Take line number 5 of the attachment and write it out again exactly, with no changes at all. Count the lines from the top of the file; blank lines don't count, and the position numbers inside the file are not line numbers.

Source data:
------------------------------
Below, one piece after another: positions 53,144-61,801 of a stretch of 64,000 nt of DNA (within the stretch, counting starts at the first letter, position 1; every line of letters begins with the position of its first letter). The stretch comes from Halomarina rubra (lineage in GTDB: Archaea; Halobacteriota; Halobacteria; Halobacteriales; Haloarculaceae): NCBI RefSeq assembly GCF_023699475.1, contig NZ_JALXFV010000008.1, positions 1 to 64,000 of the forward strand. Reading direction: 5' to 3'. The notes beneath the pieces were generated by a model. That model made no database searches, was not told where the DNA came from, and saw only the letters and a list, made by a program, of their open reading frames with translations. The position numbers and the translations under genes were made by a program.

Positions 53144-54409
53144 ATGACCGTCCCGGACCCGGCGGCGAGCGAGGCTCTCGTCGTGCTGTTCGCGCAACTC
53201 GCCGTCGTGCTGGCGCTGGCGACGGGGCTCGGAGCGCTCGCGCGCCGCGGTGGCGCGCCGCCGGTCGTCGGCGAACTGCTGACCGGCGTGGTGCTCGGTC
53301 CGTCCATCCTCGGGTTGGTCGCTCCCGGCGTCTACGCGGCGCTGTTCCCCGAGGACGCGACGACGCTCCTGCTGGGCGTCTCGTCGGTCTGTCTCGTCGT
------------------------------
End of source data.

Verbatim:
53301 CGTCCATCCTCGGGTTGGTCGCTCCCGGCGTCTACGCGGCGCTGTTCCCCGAGGACGCGACGACGCTCCTGCTGGGCGTCTCGTCGGTCTGTCTCGTCGT